DETROIT, MICH. - A nationwide animal-welfare group said the Detroit Red Wings should throw the book at any die-hard fan -- observing a 65-year-old tradition -- who throws an octopus onto the ice at the team's games.
Such a fan should be fined $5,000 -- 10 times the rarely enforced fine in a city ordinance for littering a field of play -- and should be ejected for life from all Red Wings games, said the nonprofit PETA, which stands for People for the Ethical Treatment of Animals.
Although arena rules and a Detroit city ordinance forbid the practice, arena ushers and league officials have for the most part looked the other way for years. The Red Wings, scheduled to move to a new rink next year, are soon to play the team’s last two games at Joe Louis Arena -- Saturday and Sunday. Fans are said to be buying the eight-tentacled sea creatures for tossing onto the ice to pay homage to the Joe.
PETA said today that’s wrong, according to a news release from the group based in Norfolk, Va.
“PETA -- whose motto reads, in part, that ‘animals are not ours to use for entertainment’ -- sent a letter today calling on the team and the arena to crack down on rules already in place to prohibit this practice,” the release said.
The letter, addressed to Wings president and CEO Chris Ilitch from PETA President Ingrid Newkirk, said in part:
“Octopuses are intelligent, sensitive animals who feel pain, and it's no more acceptable to kill one for such a disrespectful, frivolous, and stupid purpose than it is to throw a dead bear cub onto the ice during a Bruins game. ... It's no more acceptable to kill them for a decades-old tradition than it is to harm any other living beings.”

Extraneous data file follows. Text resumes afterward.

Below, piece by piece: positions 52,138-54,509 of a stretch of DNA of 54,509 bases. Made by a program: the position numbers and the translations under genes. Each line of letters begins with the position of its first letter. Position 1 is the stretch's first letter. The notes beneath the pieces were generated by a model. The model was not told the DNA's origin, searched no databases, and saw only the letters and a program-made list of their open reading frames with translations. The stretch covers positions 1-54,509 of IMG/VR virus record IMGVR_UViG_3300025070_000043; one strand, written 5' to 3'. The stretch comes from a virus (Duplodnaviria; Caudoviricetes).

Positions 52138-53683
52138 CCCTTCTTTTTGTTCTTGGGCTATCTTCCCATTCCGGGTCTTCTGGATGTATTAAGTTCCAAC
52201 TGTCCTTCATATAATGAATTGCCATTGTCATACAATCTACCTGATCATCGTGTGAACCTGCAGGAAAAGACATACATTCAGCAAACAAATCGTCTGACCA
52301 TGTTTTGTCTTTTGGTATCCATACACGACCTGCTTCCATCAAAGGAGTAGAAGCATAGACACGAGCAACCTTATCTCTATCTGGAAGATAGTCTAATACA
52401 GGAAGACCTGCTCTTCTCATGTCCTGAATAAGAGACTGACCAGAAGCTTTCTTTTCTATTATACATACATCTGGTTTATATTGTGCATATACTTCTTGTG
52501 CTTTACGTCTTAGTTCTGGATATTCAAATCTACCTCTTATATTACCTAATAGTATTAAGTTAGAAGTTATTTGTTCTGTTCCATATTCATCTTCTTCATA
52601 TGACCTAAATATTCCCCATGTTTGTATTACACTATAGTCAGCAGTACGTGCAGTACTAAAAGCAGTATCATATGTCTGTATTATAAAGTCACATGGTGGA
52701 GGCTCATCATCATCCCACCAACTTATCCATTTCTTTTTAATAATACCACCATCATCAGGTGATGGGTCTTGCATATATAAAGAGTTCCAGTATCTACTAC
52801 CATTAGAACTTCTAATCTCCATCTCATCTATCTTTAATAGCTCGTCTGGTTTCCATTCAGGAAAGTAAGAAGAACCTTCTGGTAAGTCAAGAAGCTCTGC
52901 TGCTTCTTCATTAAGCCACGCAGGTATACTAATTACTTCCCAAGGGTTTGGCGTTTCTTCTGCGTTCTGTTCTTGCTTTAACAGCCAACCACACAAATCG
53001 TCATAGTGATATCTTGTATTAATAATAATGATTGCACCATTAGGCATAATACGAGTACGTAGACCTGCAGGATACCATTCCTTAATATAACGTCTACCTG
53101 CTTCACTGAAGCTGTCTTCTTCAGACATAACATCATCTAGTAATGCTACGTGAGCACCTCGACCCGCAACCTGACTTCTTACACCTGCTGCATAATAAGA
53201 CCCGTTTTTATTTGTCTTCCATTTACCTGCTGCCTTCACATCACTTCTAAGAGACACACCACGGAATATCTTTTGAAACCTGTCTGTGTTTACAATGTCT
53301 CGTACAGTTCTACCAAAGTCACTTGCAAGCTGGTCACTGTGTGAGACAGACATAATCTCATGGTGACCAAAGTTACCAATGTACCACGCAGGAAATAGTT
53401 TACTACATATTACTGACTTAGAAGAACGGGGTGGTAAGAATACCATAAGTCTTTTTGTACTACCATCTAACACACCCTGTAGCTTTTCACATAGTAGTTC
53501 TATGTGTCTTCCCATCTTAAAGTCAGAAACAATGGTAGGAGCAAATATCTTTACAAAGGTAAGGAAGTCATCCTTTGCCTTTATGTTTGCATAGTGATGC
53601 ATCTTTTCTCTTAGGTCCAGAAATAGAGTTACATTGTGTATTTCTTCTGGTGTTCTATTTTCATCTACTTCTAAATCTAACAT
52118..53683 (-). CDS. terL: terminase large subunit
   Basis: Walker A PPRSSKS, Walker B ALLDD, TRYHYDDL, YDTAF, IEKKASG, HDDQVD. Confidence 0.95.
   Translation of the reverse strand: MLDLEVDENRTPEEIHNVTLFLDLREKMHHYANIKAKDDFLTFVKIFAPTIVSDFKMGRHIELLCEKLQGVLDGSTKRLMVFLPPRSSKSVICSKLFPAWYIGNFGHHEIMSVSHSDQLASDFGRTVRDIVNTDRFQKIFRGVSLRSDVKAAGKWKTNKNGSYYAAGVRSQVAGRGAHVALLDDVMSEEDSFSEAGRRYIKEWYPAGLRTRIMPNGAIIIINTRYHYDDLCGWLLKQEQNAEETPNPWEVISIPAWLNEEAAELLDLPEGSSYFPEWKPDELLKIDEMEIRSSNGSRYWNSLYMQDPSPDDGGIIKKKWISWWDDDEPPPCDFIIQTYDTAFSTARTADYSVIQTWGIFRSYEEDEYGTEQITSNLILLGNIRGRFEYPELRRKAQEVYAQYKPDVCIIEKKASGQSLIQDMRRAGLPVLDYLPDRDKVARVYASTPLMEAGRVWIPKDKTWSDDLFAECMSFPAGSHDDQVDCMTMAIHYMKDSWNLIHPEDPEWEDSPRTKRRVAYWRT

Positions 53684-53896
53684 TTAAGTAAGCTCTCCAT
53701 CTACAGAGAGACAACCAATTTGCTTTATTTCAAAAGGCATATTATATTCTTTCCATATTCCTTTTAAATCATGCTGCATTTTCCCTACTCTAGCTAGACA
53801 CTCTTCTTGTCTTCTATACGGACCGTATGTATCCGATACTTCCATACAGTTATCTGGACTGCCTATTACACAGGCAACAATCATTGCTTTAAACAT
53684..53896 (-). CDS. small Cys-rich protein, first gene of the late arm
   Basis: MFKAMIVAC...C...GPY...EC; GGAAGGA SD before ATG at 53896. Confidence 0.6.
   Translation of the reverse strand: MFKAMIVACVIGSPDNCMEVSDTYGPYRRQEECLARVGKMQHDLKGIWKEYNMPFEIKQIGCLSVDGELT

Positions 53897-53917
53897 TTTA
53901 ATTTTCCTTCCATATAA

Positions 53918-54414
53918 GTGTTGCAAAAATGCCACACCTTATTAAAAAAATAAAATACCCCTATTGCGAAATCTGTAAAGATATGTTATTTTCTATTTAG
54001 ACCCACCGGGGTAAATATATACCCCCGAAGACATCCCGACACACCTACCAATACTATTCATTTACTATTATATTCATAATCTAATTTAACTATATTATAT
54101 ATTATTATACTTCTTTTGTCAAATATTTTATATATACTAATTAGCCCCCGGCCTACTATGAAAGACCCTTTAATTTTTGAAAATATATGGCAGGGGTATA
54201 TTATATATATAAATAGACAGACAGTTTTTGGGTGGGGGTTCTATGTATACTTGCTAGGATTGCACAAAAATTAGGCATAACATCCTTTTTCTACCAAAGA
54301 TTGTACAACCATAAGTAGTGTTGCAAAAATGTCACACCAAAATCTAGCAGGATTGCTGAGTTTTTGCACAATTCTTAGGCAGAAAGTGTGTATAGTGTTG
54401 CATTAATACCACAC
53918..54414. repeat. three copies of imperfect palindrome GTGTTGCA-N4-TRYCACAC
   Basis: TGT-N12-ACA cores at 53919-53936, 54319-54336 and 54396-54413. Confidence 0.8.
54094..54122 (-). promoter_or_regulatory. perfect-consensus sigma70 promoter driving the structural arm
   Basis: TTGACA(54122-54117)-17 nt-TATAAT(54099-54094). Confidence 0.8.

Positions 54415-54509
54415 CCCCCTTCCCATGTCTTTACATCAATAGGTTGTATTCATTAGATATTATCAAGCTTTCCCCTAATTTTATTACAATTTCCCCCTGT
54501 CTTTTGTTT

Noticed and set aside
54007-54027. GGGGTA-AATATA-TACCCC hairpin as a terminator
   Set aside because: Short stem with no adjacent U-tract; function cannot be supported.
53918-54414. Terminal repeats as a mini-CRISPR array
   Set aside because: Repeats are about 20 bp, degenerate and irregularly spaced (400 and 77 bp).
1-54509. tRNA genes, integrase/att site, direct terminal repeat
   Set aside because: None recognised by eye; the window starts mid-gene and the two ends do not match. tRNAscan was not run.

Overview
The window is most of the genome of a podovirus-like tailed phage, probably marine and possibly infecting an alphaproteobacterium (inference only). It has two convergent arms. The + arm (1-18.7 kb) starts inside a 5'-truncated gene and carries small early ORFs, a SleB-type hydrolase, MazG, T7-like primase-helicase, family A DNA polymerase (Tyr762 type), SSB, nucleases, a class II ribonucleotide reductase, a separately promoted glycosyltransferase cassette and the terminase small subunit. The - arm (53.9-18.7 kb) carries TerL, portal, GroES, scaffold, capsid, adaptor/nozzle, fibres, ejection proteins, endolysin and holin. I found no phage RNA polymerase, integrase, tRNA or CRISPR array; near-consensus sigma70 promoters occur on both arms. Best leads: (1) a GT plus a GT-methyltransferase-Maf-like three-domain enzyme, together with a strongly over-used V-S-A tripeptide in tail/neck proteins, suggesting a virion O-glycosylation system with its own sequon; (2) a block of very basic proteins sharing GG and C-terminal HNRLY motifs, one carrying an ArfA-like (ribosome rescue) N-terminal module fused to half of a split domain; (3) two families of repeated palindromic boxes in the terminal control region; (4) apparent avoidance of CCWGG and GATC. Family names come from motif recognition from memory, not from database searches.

►Read: PETA's letter to Red Wings
At Superior Fish Co. in Royal Oak, long the fans' favored source of octopuses -- or octopi, as some say -- co-owner Kevin Dean said the sea creatures aren’t endangered, and they arrive at his store frozen and thoroughly "passed away" from the western Pacific Ocean, where they are plentiful.
“Everyone's allowed to have their personal opinion," Dean said Friday. "But I compare the octopus in the Red Wings tradition to the pumpkin for Halloween. You don’t consume them. You use them for tradition,” he said.
The Red Wings front office, queried earlier in the week for a comment on octopus tossing -- before the PETA announcement -- replied with “no comment at this time."
So, what's a fan's alternative? PETA suggests people celebrate “with cruelty-free plush octopus toys.”
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Contact Bill Laitner: firstname.lastname@example.org
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